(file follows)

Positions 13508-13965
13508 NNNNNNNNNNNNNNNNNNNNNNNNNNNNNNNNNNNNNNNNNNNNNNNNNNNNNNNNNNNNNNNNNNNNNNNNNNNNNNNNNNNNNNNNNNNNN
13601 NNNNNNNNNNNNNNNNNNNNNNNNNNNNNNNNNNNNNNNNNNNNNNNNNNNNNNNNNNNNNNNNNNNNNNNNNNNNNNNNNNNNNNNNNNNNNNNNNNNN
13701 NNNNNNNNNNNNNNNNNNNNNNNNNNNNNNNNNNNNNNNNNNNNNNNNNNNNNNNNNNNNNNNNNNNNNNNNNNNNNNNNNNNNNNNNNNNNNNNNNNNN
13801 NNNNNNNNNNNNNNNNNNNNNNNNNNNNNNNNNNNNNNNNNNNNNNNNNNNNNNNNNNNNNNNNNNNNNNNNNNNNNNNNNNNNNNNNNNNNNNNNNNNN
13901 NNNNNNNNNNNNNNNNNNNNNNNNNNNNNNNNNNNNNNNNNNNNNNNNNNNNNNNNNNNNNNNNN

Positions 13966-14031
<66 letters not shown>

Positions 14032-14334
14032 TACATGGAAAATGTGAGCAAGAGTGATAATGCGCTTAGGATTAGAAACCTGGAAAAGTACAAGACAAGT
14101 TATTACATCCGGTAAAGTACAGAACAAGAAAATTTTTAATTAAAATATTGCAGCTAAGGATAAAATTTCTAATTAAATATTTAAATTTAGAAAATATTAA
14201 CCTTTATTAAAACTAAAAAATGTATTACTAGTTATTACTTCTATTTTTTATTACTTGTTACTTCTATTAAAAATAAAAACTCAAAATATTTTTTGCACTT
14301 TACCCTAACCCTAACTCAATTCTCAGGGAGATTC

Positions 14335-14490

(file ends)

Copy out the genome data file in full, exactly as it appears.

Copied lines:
Positions 13508-13965
13508 NNNNNNNNNNNNNNNNNNNNNNNNNNNNNNNNNNNNNNNNNNNNNNNNNNNNNNNNNNNNNNNNNNNNNNNNNNNNNNNNNNNNNNNNNNNNN
13601 NNNNNNNNNNNNNNNNNNNNNNNNNNNNNNNNNNNNNNNNNNNNNNNNNNNNNNNNNNNNNNNNNNNNNNNNNNNNNNNNNNNNNNNNNNNNNNNNNNNN
13701 NNNNNNNNNNNNNNNNNNNNNNNNNNNNNNNNNNNNNNNNNNNNNNNNNNNNNNNNNNNNNNNNNNNNNNNNNNNNNNNNNNNNNNNNNNNNNNNNNNNN
13801 NNNNNNNNNNNNNNNNNNNNNNNNNNNNNNNNNNNNNNNNNNNNNNNNNNNNNNNNNNNNNNNNNNNNNNNNNNNNNNNNNNNNNNNNNNNNNNNNNNNN
13901 NNNNNNNNNNNNNNNNNNNNNNNNNNNNNNNNNNNNNNNNNNNNNNNNNNNNNNNNNNNNNNNNN

Positions 13966-14031
<66 letters not shown>

Positions 14032-14334
14032 TACATGGAAAATGTGAGCAAGAGTGATAATGCGCTTAGGATTAGAAACCTGGAAAAGTACAAGACAAGT
14101 TATTACATCCGGTAAAGTACAGAACAAGAAAATTTTTAATTAAAATATTGCAGCTAAGGATAAAATTTCTAATTAAATATTTAAATTTAGAAAATATTAA
14201 CCTTTATTAAAACTAAAAAATGTATTACTAGTTATTACTTCTATTTTTTATTACTTGTTACTTCTATTAAAAATAAAAACTCAAAATATTTTTTGCACTT
14301 TACCCTAACCCTAACTCAATTCTCAGGGAGATTC

Positions 14335-14490